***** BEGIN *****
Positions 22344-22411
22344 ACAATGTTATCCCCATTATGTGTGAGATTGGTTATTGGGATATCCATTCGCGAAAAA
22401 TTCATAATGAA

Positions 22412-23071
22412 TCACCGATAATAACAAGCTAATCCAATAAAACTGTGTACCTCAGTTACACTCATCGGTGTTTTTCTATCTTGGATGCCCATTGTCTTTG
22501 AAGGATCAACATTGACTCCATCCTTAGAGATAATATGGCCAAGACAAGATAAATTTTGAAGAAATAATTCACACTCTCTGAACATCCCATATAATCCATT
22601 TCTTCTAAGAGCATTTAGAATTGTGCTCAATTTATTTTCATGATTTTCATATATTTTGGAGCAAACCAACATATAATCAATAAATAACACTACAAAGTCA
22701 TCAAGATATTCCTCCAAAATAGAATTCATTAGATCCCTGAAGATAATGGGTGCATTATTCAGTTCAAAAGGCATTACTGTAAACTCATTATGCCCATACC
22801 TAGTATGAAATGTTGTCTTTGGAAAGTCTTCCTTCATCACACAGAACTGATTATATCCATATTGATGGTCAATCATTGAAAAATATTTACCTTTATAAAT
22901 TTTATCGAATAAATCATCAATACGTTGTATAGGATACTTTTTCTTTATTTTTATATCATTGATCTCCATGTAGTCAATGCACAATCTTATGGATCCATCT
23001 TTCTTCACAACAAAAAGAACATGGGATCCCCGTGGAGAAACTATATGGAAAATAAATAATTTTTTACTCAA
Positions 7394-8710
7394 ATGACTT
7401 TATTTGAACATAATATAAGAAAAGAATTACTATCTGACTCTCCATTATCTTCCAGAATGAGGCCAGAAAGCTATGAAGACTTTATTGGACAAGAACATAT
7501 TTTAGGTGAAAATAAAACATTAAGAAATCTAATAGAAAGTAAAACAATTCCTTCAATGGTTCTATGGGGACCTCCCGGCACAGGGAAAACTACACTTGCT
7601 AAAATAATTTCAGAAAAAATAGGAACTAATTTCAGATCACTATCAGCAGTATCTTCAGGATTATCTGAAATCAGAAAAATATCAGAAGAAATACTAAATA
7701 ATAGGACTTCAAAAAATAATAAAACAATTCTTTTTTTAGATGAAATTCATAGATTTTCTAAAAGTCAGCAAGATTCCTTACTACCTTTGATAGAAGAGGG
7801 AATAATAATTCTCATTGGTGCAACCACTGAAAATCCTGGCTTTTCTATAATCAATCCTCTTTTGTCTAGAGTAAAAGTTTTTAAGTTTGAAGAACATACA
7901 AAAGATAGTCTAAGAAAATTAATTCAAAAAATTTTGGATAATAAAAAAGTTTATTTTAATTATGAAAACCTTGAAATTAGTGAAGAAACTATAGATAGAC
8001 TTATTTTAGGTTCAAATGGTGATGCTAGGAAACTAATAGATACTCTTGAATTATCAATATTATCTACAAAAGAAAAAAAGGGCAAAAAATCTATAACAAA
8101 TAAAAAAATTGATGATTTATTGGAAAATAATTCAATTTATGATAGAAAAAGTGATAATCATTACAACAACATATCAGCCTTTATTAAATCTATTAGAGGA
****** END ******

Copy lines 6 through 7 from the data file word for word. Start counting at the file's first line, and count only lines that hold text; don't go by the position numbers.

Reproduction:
22501 AAGGATCAACATTGACTCCATCCTTAGAGATAATATGGCCAAGACAAGATAAATTTTGAAGAAATAATTCACACTCTCTGAACATCCCATATAATCCATT
22601 TCTTCTAAGAGCATTTAGAATTGTGCTCAATTTATTTTCATGATTTTCATATATTTTGGAGCAAACCAACATATAATCAATAAATAACACTACAAAGTCA